There was nothing she could do to stop it. Her board was in her left hand, her right hand was already groping for some form of safety that wasn’t there. In half a second it would be breaking against concrete. She saw the man’s grin slip away to be replaced with green leaves and bright light. Then she realized that she’d been staring upward for longer than it should have taken to hit the ground, and that for having fallen almost four feet, she was in surprisingly little pain.
“Are you alright, I said!”
Bridget started breathing again. A familiar guy in a “CIA” cap clutched her upper body. Her feet were tensed against the side of the wall. Before she could answer, the man above them drew a long knife from the back of his belt, causing her to yelp in warning. That was all it took for the would-be hero to drop her on the ground. “Siph!” he shouted. “Get her to headquarters!”
Though there was no reply, someone else leapt into the edge of Bridget’s vision and yanked her back to her feet. It might have been the case that the hand clutching hers was unusually hot. But most of her attention just then was on memorizing the features of the man with the knife, and even that brought a shock. His age was strange enough, because a gaunt man who must be at least in his sixties shouldn’t have had the strength he did; but more confusing was the unusual style of his clothes, his brown skin mottled with beige, and the sharp points of his teeth as he grinned, not at her anymore, but at the person digging his nails into her arm.
Then the guy in the hat jumped onto the wall, stealing the attacker’s attention, and the person next to her whispered “Hurry!” before pulling her down the sidewalk at a run.
They passed the dorms, where a student worker surely would have been sitting behind a reception desk near a telephone. They crossed the road in front of the campus security station, but didn’t slow down. Somewhere around the football stadium, Bridget noticed that she’d left her longboard behind. It was about the same moment that Crazy Criminal Number Two dashed out from behind a dumpster.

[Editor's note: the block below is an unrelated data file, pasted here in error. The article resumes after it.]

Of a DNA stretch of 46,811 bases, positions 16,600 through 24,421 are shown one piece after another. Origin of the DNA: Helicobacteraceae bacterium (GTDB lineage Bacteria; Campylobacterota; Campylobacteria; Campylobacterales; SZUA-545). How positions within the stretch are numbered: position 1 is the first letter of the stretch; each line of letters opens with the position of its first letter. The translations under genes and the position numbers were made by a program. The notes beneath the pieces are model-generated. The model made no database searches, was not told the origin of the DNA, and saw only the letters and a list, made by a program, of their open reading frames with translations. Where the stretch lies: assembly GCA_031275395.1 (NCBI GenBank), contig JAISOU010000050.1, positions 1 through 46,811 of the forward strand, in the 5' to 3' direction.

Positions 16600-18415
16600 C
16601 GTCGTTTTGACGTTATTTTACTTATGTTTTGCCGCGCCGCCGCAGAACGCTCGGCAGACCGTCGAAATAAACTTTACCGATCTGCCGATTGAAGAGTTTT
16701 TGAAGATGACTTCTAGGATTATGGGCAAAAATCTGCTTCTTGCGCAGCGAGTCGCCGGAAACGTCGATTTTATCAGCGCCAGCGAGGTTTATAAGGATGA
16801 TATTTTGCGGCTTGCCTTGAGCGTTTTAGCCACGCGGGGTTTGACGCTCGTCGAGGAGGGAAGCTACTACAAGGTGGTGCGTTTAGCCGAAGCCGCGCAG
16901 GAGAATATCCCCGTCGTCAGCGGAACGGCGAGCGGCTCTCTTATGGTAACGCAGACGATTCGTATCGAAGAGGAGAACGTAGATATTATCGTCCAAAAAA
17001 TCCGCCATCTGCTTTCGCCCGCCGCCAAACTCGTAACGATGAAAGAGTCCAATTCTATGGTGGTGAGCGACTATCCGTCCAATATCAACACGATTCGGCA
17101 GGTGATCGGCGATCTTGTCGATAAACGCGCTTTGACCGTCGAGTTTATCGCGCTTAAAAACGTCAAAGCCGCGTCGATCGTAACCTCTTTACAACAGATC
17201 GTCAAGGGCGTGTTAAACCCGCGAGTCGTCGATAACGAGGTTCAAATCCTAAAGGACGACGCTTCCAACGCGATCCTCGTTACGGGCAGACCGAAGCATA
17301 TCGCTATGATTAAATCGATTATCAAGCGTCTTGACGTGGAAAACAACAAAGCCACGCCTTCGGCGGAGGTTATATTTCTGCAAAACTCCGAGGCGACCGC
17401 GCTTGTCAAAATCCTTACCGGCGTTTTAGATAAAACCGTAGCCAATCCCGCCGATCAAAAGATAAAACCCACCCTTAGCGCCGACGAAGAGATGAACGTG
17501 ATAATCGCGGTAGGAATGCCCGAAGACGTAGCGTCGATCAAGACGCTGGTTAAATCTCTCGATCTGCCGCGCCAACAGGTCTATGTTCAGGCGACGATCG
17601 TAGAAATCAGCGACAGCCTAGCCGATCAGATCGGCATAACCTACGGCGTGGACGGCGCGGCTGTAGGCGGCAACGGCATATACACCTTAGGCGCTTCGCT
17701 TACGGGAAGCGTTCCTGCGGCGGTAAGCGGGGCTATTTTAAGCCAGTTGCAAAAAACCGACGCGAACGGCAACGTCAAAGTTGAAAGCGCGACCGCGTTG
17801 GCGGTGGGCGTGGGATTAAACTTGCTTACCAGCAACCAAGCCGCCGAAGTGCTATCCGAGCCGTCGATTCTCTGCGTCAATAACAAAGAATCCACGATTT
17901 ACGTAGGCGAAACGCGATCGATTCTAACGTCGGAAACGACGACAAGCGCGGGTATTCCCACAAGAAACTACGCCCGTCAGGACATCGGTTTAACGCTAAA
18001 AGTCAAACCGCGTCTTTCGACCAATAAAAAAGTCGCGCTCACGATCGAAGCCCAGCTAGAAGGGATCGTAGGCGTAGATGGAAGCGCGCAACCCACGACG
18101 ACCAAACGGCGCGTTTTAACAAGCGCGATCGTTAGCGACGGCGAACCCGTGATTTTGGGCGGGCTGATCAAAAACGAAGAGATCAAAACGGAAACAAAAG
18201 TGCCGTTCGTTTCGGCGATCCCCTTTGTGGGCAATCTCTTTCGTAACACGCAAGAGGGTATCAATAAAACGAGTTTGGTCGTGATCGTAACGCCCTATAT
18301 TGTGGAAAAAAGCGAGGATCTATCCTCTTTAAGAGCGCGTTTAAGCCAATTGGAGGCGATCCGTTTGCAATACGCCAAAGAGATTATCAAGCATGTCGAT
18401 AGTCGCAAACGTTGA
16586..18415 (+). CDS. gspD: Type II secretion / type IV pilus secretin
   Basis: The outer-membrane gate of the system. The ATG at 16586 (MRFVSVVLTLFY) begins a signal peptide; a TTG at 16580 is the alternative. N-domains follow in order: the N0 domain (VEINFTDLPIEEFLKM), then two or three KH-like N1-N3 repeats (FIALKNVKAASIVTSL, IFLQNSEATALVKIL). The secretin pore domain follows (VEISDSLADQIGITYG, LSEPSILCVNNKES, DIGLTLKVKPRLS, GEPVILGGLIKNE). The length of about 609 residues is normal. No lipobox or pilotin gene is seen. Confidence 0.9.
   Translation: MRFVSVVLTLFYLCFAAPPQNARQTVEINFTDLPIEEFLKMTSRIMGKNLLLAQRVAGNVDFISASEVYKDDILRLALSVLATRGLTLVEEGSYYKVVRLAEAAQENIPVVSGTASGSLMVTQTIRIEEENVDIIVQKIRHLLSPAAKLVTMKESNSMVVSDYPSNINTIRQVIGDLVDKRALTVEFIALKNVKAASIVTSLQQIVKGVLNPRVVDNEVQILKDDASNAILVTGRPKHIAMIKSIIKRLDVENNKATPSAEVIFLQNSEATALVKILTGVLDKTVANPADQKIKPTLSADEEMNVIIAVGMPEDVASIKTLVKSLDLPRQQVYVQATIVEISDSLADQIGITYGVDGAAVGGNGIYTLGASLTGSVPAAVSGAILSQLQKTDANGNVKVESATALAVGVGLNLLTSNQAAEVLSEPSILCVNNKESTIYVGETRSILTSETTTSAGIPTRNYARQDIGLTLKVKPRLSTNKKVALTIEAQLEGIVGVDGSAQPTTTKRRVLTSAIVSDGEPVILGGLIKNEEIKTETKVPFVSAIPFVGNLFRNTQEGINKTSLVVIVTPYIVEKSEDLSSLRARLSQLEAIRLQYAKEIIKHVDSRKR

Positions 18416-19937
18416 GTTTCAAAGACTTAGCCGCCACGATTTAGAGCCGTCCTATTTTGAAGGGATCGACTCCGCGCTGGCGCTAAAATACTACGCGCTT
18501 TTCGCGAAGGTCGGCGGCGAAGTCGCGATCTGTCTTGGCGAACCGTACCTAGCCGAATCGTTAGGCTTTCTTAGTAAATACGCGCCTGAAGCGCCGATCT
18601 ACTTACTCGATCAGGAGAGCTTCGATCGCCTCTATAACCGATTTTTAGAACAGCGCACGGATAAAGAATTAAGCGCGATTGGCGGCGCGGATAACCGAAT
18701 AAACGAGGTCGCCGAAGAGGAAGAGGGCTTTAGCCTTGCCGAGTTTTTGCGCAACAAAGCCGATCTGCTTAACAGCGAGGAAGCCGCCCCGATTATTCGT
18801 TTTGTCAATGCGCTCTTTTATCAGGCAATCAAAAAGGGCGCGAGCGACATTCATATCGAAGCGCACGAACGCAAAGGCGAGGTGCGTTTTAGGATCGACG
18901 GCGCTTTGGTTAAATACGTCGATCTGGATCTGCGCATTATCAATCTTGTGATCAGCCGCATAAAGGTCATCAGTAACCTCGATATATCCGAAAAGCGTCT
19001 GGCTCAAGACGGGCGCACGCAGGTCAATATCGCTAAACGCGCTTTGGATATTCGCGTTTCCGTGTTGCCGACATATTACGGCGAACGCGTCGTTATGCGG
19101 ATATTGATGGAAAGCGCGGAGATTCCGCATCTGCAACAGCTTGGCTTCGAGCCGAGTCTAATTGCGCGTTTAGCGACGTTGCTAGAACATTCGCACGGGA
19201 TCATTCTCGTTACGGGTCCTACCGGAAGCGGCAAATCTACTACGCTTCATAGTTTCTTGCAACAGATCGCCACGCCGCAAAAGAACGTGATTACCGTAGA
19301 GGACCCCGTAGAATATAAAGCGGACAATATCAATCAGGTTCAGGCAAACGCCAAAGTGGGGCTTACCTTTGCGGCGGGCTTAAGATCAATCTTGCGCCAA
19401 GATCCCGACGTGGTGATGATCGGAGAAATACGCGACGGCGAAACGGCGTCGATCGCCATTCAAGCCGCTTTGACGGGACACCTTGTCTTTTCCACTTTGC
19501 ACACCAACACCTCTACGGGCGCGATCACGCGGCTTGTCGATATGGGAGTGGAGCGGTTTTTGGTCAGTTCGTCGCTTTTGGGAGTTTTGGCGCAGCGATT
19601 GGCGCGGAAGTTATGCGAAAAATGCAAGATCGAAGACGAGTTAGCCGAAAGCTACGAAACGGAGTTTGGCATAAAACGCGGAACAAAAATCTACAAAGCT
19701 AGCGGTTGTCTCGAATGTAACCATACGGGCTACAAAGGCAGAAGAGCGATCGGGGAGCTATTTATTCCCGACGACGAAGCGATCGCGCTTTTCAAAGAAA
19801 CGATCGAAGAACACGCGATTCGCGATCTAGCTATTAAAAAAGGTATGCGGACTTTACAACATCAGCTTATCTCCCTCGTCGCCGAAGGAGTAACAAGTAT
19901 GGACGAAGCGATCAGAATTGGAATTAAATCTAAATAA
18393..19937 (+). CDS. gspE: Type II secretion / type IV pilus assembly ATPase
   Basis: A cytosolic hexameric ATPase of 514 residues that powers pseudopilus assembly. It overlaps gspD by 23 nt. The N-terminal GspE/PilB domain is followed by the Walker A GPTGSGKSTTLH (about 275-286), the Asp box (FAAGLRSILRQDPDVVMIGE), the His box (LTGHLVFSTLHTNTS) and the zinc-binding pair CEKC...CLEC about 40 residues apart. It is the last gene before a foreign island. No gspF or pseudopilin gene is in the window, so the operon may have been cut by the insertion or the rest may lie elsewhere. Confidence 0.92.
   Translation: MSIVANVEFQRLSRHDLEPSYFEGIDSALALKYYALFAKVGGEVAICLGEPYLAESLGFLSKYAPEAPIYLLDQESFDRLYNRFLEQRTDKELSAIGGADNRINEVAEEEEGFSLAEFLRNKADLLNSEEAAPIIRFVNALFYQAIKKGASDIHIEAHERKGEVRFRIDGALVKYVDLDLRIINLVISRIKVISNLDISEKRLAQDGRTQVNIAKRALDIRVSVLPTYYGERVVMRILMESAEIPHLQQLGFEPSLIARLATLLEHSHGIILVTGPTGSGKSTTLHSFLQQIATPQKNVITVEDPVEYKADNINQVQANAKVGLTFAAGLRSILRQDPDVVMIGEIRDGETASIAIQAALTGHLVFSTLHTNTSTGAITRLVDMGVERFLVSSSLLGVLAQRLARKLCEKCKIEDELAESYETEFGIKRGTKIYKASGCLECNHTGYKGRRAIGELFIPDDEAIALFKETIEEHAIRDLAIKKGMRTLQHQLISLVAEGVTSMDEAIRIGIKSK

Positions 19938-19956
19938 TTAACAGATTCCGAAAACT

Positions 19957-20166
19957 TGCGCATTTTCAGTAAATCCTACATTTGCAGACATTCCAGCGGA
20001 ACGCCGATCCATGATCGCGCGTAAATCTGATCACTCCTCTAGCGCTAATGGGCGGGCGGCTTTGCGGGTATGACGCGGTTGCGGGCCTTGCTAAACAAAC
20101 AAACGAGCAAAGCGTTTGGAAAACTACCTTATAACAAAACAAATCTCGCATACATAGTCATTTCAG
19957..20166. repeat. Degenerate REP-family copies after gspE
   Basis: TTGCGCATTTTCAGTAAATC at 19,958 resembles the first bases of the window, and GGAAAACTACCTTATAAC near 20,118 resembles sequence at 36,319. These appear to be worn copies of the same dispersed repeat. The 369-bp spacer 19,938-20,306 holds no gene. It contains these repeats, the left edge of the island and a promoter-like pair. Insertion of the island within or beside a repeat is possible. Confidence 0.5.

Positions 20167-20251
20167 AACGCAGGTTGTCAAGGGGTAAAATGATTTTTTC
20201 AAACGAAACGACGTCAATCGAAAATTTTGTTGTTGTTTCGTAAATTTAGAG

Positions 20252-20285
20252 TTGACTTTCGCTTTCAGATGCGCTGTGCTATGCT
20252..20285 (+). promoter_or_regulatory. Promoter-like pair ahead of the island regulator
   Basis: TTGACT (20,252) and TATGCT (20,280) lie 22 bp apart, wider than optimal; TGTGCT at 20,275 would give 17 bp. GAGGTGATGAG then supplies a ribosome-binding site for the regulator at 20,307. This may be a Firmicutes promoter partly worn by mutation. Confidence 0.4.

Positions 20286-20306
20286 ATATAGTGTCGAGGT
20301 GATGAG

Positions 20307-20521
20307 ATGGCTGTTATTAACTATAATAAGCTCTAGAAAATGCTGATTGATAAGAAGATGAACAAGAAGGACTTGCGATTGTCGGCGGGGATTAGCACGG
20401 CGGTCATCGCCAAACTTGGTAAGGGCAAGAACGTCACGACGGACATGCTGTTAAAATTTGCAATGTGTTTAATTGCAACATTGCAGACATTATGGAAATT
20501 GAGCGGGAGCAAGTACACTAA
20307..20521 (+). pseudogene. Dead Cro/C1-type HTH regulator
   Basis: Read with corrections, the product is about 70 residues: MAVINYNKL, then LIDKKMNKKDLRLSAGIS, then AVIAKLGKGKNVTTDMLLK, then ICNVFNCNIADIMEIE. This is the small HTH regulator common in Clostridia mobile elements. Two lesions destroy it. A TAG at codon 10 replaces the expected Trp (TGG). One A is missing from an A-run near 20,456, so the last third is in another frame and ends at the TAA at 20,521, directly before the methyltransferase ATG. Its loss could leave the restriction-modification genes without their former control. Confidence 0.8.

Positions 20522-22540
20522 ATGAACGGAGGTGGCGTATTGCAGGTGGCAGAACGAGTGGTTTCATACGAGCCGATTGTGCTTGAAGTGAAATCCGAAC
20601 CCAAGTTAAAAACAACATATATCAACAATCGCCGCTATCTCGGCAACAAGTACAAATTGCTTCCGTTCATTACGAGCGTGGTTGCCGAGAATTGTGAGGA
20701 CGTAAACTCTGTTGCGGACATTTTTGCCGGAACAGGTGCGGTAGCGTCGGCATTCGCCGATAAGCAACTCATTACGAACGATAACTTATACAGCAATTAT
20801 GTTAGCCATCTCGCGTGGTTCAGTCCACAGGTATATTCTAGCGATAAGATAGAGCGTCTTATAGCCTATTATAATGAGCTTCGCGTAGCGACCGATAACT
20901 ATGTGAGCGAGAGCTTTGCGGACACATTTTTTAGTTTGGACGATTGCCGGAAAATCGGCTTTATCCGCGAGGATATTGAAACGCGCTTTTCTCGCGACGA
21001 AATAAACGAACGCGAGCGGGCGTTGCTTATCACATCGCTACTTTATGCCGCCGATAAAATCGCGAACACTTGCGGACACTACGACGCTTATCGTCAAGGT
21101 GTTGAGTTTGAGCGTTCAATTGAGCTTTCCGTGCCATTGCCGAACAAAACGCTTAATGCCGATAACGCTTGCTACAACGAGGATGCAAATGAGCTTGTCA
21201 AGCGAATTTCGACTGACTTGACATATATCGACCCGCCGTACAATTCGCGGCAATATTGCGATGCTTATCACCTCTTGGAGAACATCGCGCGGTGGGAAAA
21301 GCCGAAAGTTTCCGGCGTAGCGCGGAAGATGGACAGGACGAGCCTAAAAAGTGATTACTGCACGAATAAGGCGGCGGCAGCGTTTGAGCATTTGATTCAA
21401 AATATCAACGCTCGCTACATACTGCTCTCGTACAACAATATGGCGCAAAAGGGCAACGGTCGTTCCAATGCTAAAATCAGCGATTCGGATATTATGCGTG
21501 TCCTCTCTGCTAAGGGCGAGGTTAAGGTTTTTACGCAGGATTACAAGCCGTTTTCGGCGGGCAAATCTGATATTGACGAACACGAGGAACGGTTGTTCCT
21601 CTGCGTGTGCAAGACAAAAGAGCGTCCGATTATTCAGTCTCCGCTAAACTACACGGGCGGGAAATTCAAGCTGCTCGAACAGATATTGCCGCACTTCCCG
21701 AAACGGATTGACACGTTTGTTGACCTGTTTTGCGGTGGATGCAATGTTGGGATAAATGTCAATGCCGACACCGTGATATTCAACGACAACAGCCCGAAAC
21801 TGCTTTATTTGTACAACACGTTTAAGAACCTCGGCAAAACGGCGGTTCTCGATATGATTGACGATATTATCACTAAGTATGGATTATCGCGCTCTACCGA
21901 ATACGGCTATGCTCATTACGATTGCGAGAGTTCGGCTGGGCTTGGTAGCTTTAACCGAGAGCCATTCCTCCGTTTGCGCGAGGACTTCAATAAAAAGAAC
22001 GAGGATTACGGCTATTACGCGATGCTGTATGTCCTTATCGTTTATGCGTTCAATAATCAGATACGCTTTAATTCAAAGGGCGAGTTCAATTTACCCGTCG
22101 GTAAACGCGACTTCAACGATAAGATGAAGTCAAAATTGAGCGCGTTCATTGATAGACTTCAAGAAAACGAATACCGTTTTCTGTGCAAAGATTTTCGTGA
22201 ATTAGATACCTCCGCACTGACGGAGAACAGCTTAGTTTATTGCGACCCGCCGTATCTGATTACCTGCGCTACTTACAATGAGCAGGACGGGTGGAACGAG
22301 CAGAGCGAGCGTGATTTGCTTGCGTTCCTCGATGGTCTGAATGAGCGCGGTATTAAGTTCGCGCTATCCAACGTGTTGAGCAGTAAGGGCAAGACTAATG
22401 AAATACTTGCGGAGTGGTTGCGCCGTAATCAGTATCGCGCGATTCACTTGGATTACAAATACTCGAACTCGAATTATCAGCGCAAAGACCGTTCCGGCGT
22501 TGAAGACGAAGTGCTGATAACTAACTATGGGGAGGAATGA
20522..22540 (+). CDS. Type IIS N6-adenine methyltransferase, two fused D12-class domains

He and the first one could have been twins, except where the knife-wielder had at least maintained a clean appearance, Number Two wore his hair like a mane and clothes that had almost decayed to rags. He launched himself at them so that Siph, hardly taller or wider than Bridget, was flattened against the ground, and she flew down beside him, trapped in his iron grip. The attacker spared a moment for surprise at this.
Bridget sucked in air through her teeth and screamed as she kneed him in the ribcage.
Siph didn’t waste a second. Letting go of her at last, he used hands and feet to shove Number Two away. The man hit the dumpster full-force, body and head. One punch saw that his head struck it again, this time knocking him out completely. Siph then heaved him into the trash, slammed the lid down, and held it in place as he stood panting.
Bridget got up and brushed gravel off her clothes. Her head felt light as the adrenaline subsided, but she refused to let it show. “Tell me there’s not a third one anywhere.”
At this, the boy straightened up. “But there’s no way he came through,” he muttered to himself. “He can’t. Too powerful.” His eyes roved from the dumpster to the stadium entrance, the parking lot, and finally the nature preserve just across the street. He pointed at the trees. “Let’s go there.”
They crossed into the shade, soon locating the narrow hiking trail that even joggers had given up on. The university made a point of not tending to it, so the path was rampant with coarse grass and weeds and sharp branches poking from the sidelines. Slabs and spikes of limestone poked up through the earth, making navigation a chore. All the same, the old trees and walls of wild shrub offered a sense of protection and at least a little respite from the midday heat. The two of them followed the path a few minutes, then Siph left it for a clear little space Bridget hadn’t even noticed. “You seem to be fine,” he said when they’d positioned themselves with a good view of the trail.
“Sure, if ‘fine’ is being targeted by a bunch of crazies.” She may have been including her two rescuers in this; Bridget herself wasn’t sure.
Siph huffed through his teeth. “You’re not the target, I am.” Then with a furrowed brow he grumbled, “But that doesn’t change anything now. I still have to take you back to the damn Hub.”
“This was originally about a job.”